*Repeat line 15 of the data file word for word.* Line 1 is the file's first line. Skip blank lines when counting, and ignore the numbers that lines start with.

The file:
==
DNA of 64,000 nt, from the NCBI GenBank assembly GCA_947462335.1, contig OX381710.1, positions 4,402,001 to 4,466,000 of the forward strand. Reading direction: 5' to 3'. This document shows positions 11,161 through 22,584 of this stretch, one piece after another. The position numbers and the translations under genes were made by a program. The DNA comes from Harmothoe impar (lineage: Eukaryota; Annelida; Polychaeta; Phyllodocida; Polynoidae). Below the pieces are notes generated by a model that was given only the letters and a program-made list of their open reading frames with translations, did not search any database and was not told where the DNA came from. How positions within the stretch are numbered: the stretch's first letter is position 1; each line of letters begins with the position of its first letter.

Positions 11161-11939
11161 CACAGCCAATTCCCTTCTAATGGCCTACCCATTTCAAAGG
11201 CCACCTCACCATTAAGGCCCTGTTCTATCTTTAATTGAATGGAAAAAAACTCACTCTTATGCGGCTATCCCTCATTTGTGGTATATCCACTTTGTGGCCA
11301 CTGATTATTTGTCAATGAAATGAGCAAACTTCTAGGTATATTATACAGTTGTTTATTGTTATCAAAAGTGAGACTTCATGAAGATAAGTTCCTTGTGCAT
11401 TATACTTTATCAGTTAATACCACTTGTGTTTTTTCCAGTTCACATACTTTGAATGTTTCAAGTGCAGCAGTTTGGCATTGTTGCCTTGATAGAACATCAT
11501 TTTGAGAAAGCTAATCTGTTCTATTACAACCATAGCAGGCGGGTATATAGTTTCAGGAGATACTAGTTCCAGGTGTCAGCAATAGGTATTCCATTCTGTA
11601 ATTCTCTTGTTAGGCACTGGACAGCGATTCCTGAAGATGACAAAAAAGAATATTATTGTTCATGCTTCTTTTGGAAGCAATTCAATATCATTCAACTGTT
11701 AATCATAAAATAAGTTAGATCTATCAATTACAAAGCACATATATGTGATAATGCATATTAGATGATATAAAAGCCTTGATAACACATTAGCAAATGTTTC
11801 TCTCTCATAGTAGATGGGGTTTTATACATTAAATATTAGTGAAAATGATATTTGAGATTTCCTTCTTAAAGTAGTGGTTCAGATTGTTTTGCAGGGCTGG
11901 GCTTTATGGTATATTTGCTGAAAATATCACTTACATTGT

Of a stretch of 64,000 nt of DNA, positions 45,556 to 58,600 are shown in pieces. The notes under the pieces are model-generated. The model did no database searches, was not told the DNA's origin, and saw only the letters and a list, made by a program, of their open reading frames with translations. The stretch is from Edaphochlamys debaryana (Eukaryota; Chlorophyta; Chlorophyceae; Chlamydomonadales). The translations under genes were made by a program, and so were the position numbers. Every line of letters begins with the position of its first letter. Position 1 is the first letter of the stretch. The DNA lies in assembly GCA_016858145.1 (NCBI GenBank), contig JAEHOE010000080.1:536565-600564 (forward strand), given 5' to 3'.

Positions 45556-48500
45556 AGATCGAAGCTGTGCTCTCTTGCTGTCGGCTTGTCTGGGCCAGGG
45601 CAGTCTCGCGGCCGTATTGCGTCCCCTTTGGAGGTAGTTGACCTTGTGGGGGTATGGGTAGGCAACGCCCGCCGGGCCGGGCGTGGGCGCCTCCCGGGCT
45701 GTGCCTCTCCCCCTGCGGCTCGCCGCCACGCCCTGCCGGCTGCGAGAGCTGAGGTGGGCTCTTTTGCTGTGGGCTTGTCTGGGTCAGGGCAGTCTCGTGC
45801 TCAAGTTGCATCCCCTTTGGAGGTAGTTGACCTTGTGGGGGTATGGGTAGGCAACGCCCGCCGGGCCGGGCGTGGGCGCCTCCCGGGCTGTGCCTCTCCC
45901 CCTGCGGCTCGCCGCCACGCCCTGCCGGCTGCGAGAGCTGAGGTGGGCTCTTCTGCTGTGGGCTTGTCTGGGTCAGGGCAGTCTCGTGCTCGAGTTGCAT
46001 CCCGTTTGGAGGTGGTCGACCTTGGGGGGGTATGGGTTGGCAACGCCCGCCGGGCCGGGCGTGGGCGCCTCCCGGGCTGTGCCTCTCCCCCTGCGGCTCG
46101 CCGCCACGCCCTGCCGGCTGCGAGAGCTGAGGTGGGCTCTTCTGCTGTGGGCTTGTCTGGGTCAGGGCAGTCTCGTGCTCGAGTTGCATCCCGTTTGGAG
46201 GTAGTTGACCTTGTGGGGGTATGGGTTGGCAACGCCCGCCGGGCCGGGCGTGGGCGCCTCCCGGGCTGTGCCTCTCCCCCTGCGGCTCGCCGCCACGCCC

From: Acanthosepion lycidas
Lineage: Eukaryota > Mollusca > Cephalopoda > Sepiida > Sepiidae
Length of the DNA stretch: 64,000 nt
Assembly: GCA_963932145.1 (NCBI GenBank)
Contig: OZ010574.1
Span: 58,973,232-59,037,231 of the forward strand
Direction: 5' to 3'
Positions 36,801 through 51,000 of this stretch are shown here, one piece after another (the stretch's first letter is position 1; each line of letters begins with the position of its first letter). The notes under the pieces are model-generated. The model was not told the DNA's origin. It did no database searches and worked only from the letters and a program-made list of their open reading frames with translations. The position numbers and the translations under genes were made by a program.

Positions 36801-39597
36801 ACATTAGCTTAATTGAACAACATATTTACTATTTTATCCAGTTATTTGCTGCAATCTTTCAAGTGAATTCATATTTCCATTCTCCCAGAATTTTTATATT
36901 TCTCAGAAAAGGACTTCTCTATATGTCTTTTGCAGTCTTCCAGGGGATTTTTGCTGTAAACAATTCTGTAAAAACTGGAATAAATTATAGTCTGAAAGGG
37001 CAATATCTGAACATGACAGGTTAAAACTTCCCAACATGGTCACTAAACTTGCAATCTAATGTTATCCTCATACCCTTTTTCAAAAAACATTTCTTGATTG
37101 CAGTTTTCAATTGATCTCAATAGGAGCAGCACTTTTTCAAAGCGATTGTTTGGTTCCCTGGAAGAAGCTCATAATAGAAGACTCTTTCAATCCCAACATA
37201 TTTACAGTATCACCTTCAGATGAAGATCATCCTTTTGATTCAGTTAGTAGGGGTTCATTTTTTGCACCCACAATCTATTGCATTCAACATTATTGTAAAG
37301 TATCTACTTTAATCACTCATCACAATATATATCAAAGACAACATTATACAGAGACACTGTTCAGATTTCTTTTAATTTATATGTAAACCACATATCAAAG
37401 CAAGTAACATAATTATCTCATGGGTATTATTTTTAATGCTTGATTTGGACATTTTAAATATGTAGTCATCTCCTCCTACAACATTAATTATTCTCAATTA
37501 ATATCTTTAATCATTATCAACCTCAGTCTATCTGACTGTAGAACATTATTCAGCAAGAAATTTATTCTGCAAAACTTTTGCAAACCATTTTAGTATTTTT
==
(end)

45601 CAGTCTCGCGGCCGTATTGCGTCCCCTTTGGAGGTAGTTGACCTTGTGGGGGTATGGGTAGGCAACGCCCGCCGGGCCGGGCGTGGGCGCCTCCCGGGCT